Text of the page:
3 Quick Tips on Facilitating Discovery Learning

Professional learning is more important than ever, thanks to the speed of change in the business environment. However, simple delivery and recall of facts and information is not enough. Rather, it’s how we and our employees use information to solve problems within our environment that matters. To encourage a more problem-solving approach to professional L&D, discovery learning might be worth looking into. Here are 3 quick tips on how to incorporate discovery-based elements in your learning design.

1. Steer away from the mundane multiple choice assessment

Most of traditional eLearning is the same. You start with a deck of material and end with a multiple choice quiz meant to test your learning. While a battery of multiple choice questions doesn’t actually even fill that purpose, and you should consider more formative assessment methods, organisations use them as they are the cheapest evaluation method. For learning purposes, a simple change to a discovery learning approach, e.g. open-ended questions can go a long way. Instead of spoon-feeding information and asking mundane questions just for the sake of asking them, use that time wisely. Open-ended questions activate thinking and self-reflection. Furthermore, solving something oneself leaves a more lasting memory trace than simply ‘choosing the right answer’.

You can also add some flavour into these types of questions by introducing social elements and turning the thing into a discussion. Social tools are also beneficial in bringing out those real-world experiences, which further facilitates cognitive processes and assigning meaning to the content. And don’t worry, as an evaluator, you don’t have to manually read everything either. Rather, some of the more advanced tools out there deploy semantic and keyword analysis to determine the “value” of the answers.

2. Discovery learning is moving from known to the unknown

We all are more comfortable with things we are familiar with. The same goes for learning. When designing learning experiences, you should aim to identify the already familiar concepts and ideas and start with them. From there on, you can then gradually introduce more advanced or difficult topics. Serving a baseline of information before inviting the learners solve problems and practice on their own helps to alleviate some of the pressure. However, it’s important that you always create and maintain a safe environment for the learners to discover, practice and make mistakes.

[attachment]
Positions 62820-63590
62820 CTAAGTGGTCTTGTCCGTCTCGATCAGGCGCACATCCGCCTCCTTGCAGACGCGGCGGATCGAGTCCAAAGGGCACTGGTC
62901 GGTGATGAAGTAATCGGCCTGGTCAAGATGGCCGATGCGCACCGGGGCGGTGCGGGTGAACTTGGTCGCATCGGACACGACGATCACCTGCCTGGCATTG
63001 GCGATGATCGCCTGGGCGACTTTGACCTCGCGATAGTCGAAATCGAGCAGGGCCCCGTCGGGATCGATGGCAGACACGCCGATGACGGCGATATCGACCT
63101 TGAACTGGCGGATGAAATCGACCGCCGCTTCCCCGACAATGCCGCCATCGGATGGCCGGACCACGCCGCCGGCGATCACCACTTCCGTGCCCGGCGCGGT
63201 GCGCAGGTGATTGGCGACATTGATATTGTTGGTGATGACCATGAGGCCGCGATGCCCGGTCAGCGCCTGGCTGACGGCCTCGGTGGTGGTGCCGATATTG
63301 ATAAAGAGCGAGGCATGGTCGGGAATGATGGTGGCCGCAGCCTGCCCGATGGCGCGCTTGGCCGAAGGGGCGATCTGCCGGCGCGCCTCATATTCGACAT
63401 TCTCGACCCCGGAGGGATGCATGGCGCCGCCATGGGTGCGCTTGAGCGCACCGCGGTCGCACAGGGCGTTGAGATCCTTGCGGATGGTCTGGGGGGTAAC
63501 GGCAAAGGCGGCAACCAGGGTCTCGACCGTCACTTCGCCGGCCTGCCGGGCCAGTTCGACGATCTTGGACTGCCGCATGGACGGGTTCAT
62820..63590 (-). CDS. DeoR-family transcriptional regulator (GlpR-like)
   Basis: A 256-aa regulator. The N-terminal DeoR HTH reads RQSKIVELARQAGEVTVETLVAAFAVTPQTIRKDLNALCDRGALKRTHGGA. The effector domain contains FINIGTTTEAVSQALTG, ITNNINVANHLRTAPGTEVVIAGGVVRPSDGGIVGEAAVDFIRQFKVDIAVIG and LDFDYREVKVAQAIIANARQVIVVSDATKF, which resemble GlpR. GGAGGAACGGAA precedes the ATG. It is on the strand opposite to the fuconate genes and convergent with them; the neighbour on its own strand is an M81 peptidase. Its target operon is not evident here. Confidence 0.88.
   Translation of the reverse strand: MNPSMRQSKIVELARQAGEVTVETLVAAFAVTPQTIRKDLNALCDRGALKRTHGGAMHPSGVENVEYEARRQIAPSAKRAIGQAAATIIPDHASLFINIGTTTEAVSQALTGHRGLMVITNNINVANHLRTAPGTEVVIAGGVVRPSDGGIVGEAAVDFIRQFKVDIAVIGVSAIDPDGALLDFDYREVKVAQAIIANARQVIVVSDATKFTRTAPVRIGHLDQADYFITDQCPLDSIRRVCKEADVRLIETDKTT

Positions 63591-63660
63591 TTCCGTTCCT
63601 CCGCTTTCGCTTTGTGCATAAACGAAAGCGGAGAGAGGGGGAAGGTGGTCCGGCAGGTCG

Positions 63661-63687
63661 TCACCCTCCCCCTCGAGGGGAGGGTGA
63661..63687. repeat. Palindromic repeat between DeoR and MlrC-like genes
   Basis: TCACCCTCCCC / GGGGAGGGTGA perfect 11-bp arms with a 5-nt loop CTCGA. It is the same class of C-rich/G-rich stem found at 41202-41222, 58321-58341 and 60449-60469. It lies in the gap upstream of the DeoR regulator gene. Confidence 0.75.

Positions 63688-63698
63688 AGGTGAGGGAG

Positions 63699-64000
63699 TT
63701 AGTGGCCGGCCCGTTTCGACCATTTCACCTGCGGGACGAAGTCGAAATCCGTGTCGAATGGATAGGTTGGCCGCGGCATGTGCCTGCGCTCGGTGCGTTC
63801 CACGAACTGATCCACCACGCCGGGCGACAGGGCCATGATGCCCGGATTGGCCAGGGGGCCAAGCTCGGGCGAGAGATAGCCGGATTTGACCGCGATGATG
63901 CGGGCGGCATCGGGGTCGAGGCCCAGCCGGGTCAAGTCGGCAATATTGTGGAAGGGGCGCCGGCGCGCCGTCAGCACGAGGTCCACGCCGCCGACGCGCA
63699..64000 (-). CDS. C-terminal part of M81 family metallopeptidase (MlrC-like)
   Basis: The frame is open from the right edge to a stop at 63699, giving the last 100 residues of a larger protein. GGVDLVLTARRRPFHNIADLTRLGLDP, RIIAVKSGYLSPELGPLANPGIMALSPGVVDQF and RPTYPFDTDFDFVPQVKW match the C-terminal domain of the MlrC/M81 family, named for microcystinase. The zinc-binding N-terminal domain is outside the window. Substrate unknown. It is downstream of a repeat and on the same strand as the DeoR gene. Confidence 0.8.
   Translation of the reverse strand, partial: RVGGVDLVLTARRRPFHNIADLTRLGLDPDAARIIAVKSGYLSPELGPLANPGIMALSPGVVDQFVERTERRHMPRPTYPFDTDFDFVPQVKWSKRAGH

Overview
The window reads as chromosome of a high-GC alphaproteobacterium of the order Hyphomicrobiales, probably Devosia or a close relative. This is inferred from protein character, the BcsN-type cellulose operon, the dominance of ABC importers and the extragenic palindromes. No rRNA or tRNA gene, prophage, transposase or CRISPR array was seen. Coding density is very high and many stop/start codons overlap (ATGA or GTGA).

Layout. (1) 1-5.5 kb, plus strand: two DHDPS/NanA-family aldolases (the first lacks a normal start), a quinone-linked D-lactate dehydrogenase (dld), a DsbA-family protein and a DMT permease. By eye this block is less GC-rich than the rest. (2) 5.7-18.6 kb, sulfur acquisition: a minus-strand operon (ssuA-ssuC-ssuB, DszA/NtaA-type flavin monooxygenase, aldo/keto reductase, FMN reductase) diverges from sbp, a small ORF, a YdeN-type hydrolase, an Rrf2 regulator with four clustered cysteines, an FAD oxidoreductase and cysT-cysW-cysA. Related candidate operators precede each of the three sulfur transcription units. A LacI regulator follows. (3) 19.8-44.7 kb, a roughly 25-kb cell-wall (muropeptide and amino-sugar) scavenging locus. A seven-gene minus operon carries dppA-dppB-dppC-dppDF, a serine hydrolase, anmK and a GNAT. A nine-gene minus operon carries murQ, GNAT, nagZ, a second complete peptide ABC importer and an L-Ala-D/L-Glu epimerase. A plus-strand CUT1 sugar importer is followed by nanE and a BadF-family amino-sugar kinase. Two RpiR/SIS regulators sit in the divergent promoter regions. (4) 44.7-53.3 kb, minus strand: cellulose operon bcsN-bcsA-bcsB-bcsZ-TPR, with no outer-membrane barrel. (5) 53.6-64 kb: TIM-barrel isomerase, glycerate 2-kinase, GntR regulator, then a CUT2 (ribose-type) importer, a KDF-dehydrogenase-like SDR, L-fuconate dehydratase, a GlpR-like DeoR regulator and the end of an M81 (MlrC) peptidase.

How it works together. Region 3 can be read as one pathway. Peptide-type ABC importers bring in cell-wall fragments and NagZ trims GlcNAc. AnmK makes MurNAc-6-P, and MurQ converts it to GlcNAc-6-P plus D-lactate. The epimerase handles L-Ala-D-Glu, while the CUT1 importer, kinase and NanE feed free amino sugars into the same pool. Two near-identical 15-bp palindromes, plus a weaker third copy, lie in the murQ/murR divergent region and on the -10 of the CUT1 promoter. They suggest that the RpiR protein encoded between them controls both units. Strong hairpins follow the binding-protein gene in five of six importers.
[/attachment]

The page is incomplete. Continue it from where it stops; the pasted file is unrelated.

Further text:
Technology can also assist in the process. For instance, you can use adaptive learning to offer the right content at the right time (whether in terms of difficulty, etc.). Recommendation engines and platforms using them can also prove handy in making more of the ‘unknown’ available.

3. Creating feedback systems is vital for discovery learning to work

Naturally, discovery learning relies on involvement, engagement and participation. As a method, it’s not nearly as “standardised” as some of the other methods, allowing for people to achieve the desired outcomes in their own personal way. For such a system to work, it’s vital that you create good feedback processes to support the learning experience.

Good methods of integrating continuous feedback can vary depending on the need. For instance, collaborative learning and peer-to-peer activities provide a feedback network without adding to the workload of the L&D team. You should also consider digital coaching and the possibilities it brings for 1-on-1 feedback. If coaching is too resource intensive, instructor-led facilitation might be a good alternative for providing the required support.

All in all, a discovery learning approach not only helps to create a lasting learning impact, but also prepares the learners for the future. In a world where critical thinking, problem solving and creativity are some of the most sought after skills, you’re hitting two birds with one stone! And if you think you need help in future proofing your learning strategy, we’re happy to help and discuss potential methods in more detail. Just contact us here.

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